Developmental Design and Human ServicesPosted: March 2, 2011 | |
One of the principal challenges for program evaluators and researchers is overcoming design limitations imposed by programs that fail to account for time and development. What might it look like if we took this path and what does it mean to engage in developmental design?
If you are like me, climate change scares you. I live in Canada, so in some ways (particularly these cold winter days), the thought of having the season be a little warmer has some appeal. But complex systems don’t work quite that way as there are intense costs projected with the privilege of having more days of the year wearing a light jacket or shorts than an overcoat or parka. What makes climate change an interesting example from the perspective of service programming, design and evaluation is that it provides a look at a real-world way to conceive of development over concepts like improvement and takes change in a whole new direction.
Humans are rather paradoxical creatures in that we are both attuned to moving forward (consider the design of the body: everything is oriented to one direction) and a perfect example of a developmental system.
A developmental system is one that evolves and adapts to changing inputs and transforms itself over time as more information is added to it (i.e., it is a complex adaptive system). From a programming standpoint, it means things don’t “get better” or “improve” per se — those are value judgements places by us — but rather, they build adaptive capacity.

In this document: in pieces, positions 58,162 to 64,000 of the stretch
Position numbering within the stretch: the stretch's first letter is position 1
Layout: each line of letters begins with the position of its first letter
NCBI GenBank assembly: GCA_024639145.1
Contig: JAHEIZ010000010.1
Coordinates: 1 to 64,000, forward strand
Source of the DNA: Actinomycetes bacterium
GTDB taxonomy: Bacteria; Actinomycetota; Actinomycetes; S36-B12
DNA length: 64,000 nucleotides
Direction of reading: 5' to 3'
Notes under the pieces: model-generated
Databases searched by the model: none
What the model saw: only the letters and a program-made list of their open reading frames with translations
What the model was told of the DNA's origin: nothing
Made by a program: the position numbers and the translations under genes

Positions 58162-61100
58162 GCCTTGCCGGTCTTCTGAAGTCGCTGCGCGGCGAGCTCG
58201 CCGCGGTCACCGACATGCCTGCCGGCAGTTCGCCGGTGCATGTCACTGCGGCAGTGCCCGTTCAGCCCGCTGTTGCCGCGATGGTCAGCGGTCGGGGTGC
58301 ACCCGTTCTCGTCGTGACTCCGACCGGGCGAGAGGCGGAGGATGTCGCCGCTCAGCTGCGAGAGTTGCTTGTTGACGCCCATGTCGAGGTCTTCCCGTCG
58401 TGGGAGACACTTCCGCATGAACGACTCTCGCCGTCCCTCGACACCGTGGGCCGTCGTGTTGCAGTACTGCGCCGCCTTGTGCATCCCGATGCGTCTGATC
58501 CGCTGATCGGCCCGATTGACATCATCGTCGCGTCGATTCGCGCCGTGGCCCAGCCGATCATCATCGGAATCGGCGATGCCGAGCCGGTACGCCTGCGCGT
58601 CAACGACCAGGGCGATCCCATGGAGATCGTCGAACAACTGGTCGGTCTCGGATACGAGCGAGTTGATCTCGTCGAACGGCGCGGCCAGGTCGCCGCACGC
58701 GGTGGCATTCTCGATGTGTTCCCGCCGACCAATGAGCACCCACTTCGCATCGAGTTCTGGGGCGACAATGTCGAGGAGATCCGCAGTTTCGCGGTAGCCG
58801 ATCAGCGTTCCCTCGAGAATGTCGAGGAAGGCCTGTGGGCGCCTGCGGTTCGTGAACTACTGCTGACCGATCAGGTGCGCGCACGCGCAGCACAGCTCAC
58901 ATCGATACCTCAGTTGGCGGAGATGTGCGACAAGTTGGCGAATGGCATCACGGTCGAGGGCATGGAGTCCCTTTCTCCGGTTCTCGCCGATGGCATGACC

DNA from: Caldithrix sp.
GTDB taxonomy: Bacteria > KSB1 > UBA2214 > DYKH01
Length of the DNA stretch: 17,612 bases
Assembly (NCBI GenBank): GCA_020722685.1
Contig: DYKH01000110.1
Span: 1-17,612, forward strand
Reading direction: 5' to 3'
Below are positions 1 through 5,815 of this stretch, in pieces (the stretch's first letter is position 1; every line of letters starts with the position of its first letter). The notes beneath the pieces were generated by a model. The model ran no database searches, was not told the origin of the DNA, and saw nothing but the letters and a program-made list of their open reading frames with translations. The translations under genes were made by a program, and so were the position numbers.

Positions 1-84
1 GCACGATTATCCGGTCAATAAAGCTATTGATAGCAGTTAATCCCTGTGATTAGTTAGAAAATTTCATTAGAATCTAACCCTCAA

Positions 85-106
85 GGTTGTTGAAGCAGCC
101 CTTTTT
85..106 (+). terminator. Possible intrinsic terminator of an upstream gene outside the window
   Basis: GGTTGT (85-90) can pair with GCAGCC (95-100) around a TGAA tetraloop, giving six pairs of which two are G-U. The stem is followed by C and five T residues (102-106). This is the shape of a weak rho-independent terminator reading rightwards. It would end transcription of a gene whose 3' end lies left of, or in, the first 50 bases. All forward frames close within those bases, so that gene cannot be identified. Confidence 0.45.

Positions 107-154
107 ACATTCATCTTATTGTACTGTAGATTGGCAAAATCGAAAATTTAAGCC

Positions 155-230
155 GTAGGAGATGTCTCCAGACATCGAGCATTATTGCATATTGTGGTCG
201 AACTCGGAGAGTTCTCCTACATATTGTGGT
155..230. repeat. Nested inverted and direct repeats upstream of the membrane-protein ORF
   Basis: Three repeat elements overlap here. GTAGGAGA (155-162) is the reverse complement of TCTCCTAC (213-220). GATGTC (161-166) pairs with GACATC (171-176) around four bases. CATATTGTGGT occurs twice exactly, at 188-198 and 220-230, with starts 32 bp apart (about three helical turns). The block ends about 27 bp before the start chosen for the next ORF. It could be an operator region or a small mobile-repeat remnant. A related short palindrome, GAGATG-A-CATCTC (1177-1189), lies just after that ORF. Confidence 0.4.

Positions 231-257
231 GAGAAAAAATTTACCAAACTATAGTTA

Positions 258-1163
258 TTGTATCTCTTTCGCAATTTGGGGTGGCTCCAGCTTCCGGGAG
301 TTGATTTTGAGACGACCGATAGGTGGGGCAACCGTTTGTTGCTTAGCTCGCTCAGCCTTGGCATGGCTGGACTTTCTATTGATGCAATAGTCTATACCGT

Concepts like developmental evaluation, introduced and discussed in this space before, are ways to respond to this from an evaluation standpoint. DE provides a method of feedback generation that can enable programs to adapt and evolve by using the principles of complexity science with program evaluation methods to create a platform to detect and monitor emergent conditions and support innovation. And while there are some questions to ask of a program to see if it is suited to a developmental evaluation, we often forget to ask whether the program was designed to develop in the first place. What if we placed that at the centre of our discussion and started with development in mind?
My previous post looked at designing for time and space, but designing for development takes this one step further. Social media and technology-delivered program spaces provide an example of an environment where development is most obvious. Facebook was designed to expand and evolve, although one might challenge how well they’ve really developed. If you consider how effective, long-lasting software and services survive, they develop over time. In some cases, this development was designed into the process. Many open source software platforms are designed with this in mind — the Firefox browser and even Google’s Chrome are examples of tools that were built to be developed on. The originators designed the basic foundation with the idea that they would evolve into something else.